Ashtanga: Eight Limbs of Yoga Practice

Patanjali’s “Ashtanga” or “eight limbs” of yoga are traditional yogic teachings and practices arranged and documented to form his great work, The Yoga Sutras. In his sutras, Patanjali presents an approach to the ancient system of yoga that is built upon a foundation of social and personal ethics and leads to ultimate liberation of the soul.

Patanjali’s Yoga Sutras and Approach

Patanjali is known as the person who compiled the main axioms of a living yoga tradition. Historically an Ayurvedic doctor, he has also been credited with authoring an Ayurvedic medical text. His systematic approach honors Ayurvedic wisdom in that it presents an empirical path to reaching the highest spiritual goals of yoga, emphasizing healthy social practices as integral to ultimate personal liberation and spiritual freedom.

The system conveys essential teachings and practices of yoga, beginning with the social ethic “Ahimsa” or “not causing harm”. This attitude and lifestyle pillar is an external premise for the deeper yogic practices and higher powers gained through those deeper practices. Considering Ahimsa is a fundamental yogic practice. In order to understand and appreciate the interconnectedness of all things in the universe, an experience of a reduction in harmful practices is required.

An important …

List 100 Things That You Feel Gratitude for

If you can’t list 100 things, then try to come up with 10-20.

  1. I’m grateful for waking up every morning feeling refreshed.
  2. I’m grateful for having good health.
  3. I’m grateful for being able to sleep in a big, cozy bed.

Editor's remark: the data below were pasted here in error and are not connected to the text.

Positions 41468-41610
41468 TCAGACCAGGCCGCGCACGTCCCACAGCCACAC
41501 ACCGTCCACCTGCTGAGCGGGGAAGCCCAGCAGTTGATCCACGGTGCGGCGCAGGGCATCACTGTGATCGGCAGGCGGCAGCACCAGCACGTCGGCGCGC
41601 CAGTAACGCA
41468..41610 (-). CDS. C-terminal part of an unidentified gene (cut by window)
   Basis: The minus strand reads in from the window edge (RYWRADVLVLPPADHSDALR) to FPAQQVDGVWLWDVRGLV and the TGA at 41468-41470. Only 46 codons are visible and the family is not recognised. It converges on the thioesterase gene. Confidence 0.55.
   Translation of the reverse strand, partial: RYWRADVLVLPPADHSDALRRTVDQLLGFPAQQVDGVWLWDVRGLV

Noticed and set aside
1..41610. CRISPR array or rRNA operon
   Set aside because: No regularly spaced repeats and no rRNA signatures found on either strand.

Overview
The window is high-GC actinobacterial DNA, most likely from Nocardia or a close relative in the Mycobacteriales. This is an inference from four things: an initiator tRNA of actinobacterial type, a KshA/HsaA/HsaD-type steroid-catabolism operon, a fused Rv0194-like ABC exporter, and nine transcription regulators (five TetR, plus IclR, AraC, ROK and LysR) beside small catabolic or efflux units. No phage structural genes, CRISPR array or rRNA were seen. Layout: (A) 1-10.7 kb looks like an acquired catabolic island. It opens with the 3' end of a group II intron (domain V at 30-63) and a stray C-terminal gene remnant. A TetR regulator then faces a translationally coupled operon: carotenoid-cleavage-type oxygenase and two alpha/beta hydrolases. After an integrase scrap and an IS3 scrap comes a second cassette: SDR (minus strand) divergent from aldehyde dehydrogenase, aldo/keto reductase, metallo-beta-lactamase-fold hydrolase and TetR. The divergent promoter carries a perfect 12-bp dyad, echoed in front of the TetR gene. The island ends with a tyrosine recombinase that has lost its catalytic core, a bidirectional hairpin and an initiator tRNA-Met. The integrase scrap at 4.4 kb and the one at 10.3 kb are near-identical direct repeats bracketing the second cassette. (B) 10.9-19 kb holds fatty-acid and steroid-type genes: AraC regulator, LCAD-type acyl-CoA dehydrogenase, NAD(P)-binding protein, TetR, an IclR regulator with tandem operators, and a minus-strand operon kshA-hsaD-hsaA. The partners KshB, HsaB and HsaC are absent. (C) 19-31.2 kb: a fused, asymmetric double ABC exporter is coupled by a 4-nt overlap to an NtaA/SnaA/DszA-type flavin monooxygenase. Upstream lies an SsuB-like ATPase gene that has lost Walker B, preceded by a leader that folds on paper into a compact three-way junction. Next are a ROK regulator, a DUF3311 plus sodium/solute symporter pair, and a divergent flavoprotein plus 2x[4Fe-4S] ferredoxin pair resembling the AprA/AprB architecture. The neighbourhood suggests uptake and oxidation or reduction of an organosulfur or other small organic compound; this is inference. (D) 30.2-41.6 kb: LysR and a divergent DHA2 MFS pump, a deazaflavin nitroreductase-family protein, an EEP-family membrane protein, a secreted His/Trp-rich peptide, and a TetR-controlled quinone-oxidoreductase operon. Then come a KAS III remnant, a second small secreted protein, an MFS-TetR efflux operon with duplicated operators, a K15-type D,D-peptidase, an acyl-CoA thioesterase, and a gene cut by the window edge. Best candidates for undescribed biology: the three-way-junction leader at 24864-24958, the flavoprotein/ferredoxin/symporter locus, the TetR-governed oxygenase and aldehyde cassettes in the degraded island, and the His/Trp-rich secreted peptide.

4. I’m grateful for being able to eat a warm meal every day.
  5. I’m grateful for a shower with running hot water.
  6. I’m grateful for my intuition because it allows me to think and analyze when problems arise.
  7. I’m thankful to God for his divine presence in my life.
  8. I’m thankful for my heart because it lets me feel love once again.
  9. I’m grateful for my cute little ears because they allow me to hear.
  10. I’m grateful for my cute button nose because it allows me to sneeze.
  11. I’m grateful for my sense of smell.
  12. I’m grateful for my teeth because they allow me to chew my food.
  13. I’m thankful for having electricity in my home at all times.
  14. I’m grateful for my almond-shaped eyes with thick lashes because they allow me to see and trap dust from my eyes.
  15. I’m grateful for my taste buds because it allows me to savor all kinds of food.
  16. I’m grateful for my small

Mindfulness What is It?

There are a lot of words that we could use when talking about being mindful. In its essence mindfulness is being aware in the present moment. Much of the time our attention is invested in our passions about the past. This is because our process of growth has given a foot hold on those memories. Our minds give a sense of present reality to feelings that you have at this time about our past and tries to speculate about our futures. Our minds are constantly drifting in and out of awareness.

For example, for those of us who are old enough to remember when most clocks ticked you would notice the sound. If you apply yourself to something like reading a book your attention becomes captivated by the content. When we stop reading we begin to notice things around us and we notice again the sound of the clock. Our reality is closely tied to what we are aware of. There is a part of you that notices everything. It does not judge and does not get distracted. It is the observer.

Deepak Chopra, (www.deepakchopra.com) who teaches mindfulness as a part of a process of spiritual, physical and mental health …

Secrets of the Sun Salutation: Surya Namaskar naturally co-ordinates with normal breath cycles.